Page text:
NEWS & OPINION: After the siege of Gaza

Hamas doesn’t want a separate Gaza

Many Western observers, politicians and journalists considered the recent breach of the Rafah crossing between Gaza and Egypt a victory for the Hamas movement. Some viewed it as the beginning of the end of the siege imposed on the Palestinian people. The statement by Luisa Morgantini, the vice president of the European Parliament, was an example of this. The breach in the wall and the thousands of Palestinians crossing the border, she said, “are all true acts of resistance and an affirmation of the freedom of that people.”

The purpose of crossing the frontier was not to embarrass Egypt, challenge its sovereignty or threaten its security. It was a message to the forces of the Israeli occupation and the international community that the pressure to bring down the government of Premier Ismail Haniyya by starving the people of Gaza to death will not succeed and will not break the steadfastness and determination of the Palestinian people or end their legitimate resistance. [complete article]

Officials: Gaza op will bring int’l troops

Israel is considering a large-scale incursion into the Gaza Strip during which it would present an ultimatum to the international community for the deployment of a multinational force as the only condition under which it would withdraw, defense officials have told The Jerusalem Post.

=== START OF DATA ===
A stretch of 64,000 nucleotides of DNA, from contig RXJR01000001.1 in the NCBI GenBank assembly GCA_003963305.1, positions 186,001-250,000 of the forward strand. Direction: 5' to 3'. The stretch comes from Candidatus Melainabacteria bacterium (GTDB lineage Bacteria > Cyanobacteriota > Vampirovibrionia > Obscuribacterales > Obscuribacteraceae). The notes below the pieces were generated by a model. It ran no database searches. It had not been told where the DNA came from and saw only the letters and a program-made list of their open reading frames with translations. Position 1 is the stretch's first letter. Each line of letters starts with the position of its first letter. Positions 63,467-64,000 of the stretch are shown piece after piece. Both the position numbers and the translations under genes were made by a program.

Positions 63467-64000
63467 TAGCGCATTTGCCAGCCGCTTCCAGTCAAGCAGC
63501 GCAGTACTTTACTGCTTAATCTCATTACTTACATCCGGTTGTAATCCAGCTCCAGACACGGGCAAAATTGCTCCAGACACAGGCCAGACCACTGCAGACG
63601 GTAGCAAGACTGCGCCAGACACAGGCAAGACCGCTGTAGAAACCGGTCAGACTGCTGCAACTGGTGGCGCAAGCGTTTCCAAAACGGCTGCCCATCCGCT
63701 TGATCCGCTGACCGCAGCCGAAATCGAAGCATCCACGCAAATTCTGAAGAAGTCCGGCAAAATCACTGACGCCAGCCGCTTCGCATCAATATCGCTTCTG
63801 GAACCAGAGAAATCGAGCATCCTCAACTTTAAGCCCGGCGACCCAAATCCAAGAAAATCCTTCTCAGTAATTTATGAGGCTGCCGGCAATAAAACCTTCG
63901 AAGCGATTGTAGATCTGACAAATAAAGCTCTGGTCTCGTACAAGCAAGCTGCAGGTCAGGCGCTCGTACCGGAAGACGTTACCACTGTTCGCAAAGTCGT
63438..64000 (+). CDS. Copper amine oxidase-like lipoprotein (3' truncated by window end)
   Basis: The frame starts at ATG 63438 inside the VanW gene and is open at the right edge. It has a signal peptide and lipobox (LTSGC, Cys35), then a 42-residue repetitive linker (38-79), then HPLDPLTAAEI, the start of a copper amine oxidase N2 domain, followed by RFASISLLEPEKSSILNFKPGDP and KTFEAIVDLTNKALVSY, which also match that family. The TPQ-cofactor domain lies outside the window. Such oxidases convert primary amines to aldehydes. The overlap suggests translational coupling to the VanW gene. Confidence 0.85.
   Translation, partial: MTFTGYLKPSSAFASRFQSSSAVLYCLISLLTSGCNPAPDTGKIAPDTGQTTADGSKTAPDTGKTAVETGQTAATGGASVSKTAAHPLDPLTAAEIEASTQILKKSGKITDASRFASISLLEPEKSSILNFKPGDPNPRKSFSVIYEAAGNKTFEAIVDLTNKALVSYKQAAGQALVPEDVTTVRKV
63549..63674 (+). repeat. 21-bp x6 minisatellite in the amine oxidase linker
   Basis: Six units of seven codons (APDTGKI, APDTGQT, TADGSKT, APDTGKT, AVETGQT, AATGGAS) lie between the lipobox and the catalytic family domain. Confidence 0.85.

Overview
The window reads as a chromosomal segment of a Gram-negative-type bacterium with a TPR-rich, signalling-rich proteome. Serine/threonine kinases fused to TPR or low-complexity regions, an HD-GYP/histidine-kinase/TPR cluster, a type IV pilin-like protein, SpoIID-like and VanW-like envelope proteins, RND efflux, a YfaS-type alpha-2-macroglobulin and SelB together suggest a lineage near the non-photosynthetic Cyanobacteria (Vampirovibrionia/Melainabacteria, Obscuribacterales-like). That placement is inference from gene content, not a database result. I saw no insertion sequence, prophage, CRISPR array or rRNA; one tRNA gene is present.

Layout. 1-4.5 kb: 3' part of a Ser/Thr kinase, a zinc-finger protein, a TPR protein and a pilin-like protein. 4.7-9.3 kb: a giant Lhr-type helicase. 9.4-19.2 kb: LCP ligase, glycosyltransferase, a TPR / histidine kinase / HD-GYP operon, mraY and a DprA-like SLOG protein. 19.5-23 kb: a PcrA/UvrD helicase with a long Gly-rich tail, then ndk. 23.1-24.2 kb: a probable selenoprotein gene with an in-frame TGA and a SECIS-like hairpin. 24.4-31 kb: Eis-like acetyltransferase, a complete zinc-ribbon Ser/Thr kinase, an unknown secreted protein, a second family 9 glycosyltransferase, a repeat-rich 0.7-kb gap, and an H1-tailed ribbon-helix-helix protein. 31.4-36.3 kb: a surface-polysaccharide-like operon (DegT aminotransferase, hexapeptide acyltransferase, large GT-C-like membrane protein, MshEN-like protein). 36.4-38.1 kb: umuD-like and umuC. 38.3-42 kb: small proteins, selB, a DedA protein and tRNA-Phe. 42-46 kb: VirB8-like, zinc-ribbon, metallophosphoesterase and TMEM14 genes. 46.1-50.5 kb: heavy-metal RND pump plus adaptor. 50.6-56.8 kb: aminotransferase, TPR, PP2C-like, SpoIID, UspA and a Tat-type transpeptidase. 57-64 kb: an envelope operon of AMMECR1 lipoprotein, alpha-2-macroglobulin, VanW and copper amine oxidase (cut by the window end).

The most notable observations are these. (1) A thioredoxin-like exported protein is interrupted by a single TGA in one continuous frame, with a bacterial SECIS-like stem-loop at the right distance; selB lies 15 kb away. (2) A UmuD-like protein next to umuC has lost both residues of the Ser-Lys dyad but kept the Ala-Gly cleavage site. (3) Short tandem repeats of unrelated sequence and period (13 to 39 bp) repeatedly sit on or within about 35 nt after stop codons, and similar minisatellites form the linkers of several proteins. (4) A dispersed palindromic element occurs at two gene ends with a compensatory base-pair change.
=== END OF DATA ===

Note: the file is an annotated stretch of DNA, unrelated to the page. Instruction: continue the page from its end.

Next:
[…]
“We are talking about the Second Lebanon War model,” a defense official said. “To go to war and tell the world that if they want a cease-fire and for us to leave then they will need to send a force to replace us.” [complete article]

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1 thought on “NEWS & OPINION: After the siege of Gaza

  1. Jacob Freeze

    For some strange reason, Egypt and the Egyptian guards at the Rafah crossing and the wall beyond it have been endowed with a moral neutrality entirely disconnected from the effect of the wall.

    Palestinians have no real friends anywhere, but for the last 60 years repressive Arab governments have been able to use Israel as a bogeyman to distract their immiserated populations from corruption at every level. Egypt is a case in point, with a tiny elite enjoying all the good things of life, while the desperately poor majority transfers all its frustration onto the scapegoat, Israel.

    All the walls around Palestine are morally equivalent, and the Palestinians have no friends on the other side of any of them.

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